Along a 1,200-foot-long ditch just outside the road circling Marley Station mall, 600 middle school students have sown the beginnings of a natural filtering system for the dirty rainwater that flows from the parking lot into Marley Creek.
The students from Marley Middle School in Glen Burnie spent about eight hours Thursday and Friday shoring up the ditch's embankments with sand and peat moss, and planting 2,400 shrubs, trees and plants, some of which they had nurtured in their classrooms.
On Friday, a group of sixth-graders showed off their handiwork: 3-foot sweet bay magnolias on the banks and tiny tufts of blue flag iris poking out near the bottom of the ditch.
Others grumbled about adults polluting the water washing into the Chesapeake Bay. Austin Zebron, 11, said he spends time on fishing trips picking out garbage from the creek.
"Grown-ups are trashing it, while middle-schoolers are cleaning it up," Austin said.
Rain that falls on the 5 acres of concrete carries auto oil, phosphorus and other chemicals from the mall parking area across Ring Road into the Marley Creek watershed.
When the mall was built in the 1980s, the county did not require an extensive storm-water management plan. Marley Middle School teamed up with Anne Arundel County's Public Works Department and Arlington Echo Outdoor Education Center to address the problem.
Underwood & Associates, a landscape architecture firm in Annapolis, helped create the design for the man-made watershed. Water will flow from the parking lot through the root systems of trees and shrubs at the top of the embankment and down dirt steps to the bottom. Piles of rocks placed at intervals will form weirs to slow the flow of water into the creek a half-mile away.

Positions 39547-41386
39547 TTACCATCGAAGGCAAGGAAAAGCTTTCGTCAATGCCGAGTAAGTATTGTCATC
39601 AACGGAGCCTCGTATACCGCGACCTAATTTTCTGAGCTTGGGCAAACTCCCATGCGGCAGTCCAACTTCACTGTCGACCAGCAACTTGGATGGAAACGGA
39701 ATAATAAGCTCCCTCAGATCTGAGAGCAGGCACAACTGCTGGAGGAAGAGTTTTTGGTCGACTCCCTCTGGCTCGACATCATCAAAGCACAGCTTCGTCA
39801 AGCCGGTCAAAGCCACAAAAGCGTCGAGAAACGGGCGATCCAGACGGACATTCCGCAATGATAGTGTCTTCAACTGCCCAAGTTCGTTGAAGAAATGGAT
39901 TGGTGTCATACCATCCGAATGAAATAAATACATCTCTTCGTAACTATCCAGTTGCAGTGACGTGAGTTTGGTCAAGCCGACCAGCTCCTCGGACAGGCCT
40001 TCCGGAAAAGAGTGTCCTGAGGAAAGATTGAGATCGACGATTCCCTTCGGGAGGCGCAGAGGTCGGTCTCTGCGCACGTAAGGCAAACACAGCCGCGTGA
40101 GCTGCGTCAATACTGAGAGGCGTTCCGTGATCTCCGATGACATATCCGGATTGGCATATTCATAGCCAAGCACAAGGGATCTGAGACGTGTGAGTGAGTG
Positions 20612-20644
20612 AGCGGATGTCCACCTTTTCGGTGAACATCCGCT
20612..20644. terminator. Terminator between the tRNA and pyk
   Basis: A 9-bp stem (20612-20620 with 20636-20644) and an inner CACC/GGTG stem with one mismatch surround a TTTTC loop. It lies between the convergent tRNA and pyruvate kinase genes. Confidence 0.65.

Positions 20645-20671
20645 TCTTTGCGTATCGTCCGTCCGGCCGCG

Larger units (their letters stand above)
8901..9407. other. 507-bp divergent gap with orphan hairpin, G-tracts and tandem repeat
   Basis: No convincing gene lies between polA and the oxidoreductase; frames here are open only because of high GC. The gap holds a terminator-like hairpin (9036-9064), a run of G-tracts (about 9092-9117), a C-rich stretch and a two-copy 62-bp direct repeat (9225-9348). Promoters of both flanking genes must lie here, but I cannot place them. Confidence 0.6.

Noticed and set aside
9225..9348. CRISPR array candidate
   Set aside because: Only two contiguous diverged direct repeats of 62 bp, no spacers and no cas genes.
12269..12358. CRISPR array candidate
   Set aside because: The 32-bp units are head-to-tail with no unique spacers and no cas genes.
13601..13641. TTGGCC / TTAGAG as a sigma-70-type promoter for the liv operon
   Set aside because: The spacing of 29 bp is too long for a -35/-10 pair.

The idea behind the $300,000 project is that bacteria will form on the rocks and eat harmful bacteria in the water, said Keith Underwood, the company's owner. It will take at least five years for the plants and trees to mature enough for the system to work properly, he said.
The students planted Atlantic white cedars and pitch pine trees. Their root systems are made of carbon and graphite, which can filter heavy metals and phosphorus from water and trap them in the soil, said Stephen Barry, coordinator of outdoor education for county schools. He also runs Arlington Echo.
The cedar plantings also help reforest the county with a native species that was once overharvested for use in boats, Barry said. In the past three years, the county has planted 7,000 cedars and hopes to plan 4,000 more in the next two years, he said.
Barry worked with seven Marley teachers, who taught students about the watershed and the environment. Students grew the seedlings at the school system's Center for Applied Technology-North.
Marley Creek runs through the school's grounds, but students were not allowed to plant near the creek this year. Marley Middle moved into a new school in September, and developers have not finished landscaping, said Stephen Fletcher, a teacher who coordinated the school project.
The school hopes students will be able to maintain the watershed on school property, he said. The wetland creation will serve as a living classroom for the students, Fletcher said.
The students said they preferred to spend their time outdoors rather than in the classroom, even if they got a little dirty doing it.
Sixth-grader Emily Ormell stained her jeans when she fell into the mud. Her classmate Samantha Thon said the hours of planting did not feel like work.
"We got all down and dirty," she said. "It felt like fun."
Classmate Nathan Boles hopes to see a big difference in the area in years to come.
"Hopefully, when we come a couple of years later, we can see the flowers bloom and it will give me a big smile," he said.